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FAQs form 394
Why should it be so complicated just figuring out how much tax to pay? (record keeping, software, filling out forms . . . many times cost much more than the amount of taxes due) The cost of compliance makes the U.S. uncompetitive and costs jobs and lowers our standard of living.Taxes can be viewed as having 4 uses (or purposes) in our (and most) governments:Revenue generation (to pay for public services).Fiscal policy control (e.g., If the government wishes to reduce the money supply in order to reduce the risk of inflation, they can raise interest rates, sell fewer bonds, burn money, or raise taxes. In the last case, this represents excess tax revenue over the actual spending needs of the government).Wealth re-distribution. One argument for this is that the earnings of a country can be perceived as belonging to all of its citizens since the we all have a stake in the resources of the country (natural resources, and intangibles such as culture, good citizenship, civic duties). Without some tax policy complexity, the free market alone does not re-distribute wealth according to this "shared" resources concept. However, this steps into the boundary of Purpose # 4...A way to implement Social Policy (and similar government mandated policies, such as environmental policy, health policy, savings and debt policy, etc.). As Government spending can be use to implement policies (e.g., spending money on public health care, environmental cleanup, education, etc.), it is equivalent to provide tax breaks (income deductions or tax credits) for the private sector to act in certain ways -- e.g., spend money on R&D, pay for their own education or health care, avoid spending money on polluting cars by having a higher sales tax on these cars or offering a credit for trade-ins [ref: Cash for Clunkers]).Uses # 1 & 2 are rather straight-forward, and do not require a complex tax code to implement. Flat income and/or consumption (sales) taxes can easily be manipulated up or down overall for these top 2 uses. Furthermore, there is clarity when these uses are invoked. For spending, we publish a budget. For fiscal policy manipulation, the official economic agency (The Fed) publishes their outlook and agenda.Use # 3 is controversial because there is no Constitutional definition for the appropriate level of wealth re-distribution, and the very concept of wealth re-distribution is considered by some to be inappropriate and unconstitutional. Thus, the goal of wealth re-distribution is pretty much hidden in with the actions and policies of Use #4 (social policy manipulation).Use # 4, however, is where the complexity enters the Taxation system. Policy implementation through taxation (or through spending) occurs via legislation. Legislation (law making) is inherently complex and subject to gross manipulation by special interests during formation and amendments. Legislation is subject to interpretation, is prone to errors (leading to loopholes) and both unintentional or intentional (criminal / fraudulent) avoidance.The record keeping and forms referred to in the question are partially due to the basic formula for calculating taxes (i.e., percentage of income, cost of property, amount of purchase for a sales tax, ...). However, it is the complexity (and associated opportunities for exploitation) of taxation legislation for Use # 4 (Social Policy implementation) that naturally leads to complexity in the reporting requirements for the tax system.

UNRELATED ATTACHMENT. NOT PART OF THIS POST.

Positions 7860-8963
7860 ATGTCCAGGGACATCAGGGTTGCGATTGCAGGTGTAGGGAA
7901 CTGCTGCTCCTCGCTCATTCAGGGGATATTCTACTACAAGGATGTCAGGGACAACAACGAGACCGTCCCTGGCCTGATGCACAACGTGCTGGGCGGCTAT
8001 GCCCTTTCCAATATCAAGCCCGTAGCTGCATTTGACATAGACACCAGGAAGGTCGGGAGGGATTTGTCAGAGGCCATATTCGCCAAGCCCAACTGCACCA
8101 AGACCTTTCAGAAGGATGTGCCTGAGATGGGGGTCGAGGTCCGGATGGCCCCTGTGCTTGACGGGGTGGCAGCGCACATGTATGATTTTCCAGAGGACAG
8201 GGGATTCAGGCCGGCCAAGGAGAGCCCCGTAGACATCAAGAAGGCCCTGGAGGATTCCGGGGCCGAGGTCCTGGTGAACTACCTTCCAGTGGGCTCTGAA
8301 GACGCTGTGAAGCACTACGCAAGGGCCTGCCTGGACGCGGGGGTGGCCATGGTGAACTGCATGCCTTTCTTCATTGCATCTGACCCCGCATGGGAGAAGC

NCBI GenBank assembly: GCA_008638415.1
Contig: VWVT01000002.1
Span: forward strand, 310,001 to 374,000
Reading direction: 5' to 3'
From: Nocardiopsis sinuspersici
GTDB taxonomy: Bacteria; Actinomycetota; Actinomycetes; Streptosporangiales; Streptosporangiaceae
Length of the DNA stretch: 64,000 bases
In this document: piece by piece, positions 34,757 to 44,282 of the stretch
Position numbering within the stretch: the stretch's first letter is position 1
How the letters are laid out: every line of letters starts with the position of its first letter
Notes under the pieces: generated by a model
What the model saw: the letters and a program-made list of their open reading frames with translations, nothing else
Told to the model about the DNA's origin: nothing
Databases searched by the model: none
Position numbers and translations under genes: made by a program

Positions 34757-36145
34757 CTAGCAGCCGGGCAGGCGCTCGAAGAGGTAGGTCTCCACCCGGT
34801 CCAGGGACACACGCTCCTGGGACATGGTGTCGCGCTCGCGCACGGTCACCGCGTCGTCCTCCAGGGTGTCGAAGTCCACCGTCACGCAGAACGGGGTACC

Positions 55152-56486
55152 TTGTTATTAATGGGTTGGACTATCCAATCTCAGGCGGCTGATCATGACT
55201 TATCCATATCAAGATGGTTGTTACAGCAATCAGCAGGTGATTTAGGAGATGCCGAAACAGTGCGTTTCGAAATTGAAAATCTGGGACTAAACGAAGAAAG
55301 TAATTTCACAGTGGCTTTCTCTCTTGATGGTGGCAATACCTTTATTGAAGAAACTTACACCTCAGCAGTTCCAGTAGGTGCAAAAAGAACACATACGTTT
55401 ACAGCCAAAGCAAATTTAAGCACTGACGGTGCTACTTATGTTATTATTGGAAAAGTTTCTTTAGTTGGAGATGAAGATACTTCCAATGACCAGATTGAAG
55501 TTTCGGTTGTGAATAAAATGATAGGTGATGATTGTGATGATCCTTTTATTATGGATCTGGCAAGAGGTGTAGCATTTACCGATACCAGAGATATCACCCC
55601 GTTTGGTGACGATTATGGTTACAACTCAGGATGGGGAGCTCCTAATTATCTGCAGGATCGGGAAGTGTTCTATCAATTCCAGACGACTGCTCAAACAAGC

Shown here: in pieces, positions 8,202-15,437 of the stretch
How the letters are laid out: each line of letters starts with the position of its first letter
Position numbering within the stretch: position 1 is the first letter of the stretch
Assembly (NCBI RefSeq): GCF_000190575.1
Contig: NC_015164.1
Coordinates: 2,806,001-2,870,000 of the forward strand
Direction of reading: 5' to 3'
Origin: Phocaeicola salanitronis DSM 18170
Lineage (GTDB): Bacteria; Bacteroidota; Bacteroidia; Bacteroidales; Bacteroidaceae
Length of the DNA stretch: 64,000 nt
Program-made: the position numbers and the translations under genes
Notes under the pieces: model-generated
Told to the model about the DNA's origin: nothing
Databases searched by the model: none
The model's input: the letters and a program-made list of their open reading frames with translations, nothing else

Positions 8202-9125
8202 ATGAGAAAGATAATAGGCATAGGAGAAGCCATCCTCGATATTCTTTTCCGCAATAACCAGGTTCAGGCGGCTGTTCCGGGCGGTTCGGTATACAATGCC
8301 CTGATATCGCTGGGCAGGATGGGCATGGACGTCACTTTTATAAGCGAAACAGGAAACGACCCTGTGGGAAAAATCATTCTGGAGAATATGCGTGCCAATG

I am a working software professional in the Bay Area and looking to switch jobs. I can't openly write in my LinkedIn profile about the same. How do I approach recruiters/companies? Is there an easier way than filling out 4 - 5 page forms in the career website of the company?I'd say that you should just seek out the jobs that interest you and apply for them. Many don't have such onerous application forms. Some even allow you to apply through LinkedIn. And if you target a small set of companies that really interest you, then it's worth the extra effort to customize each application. Many recruiters and hiring managers, myself included, give more weight to candidates who seem specifically interested in an opportunity, as compared to those who seem to be taking a shotgun approach to the job seeking process.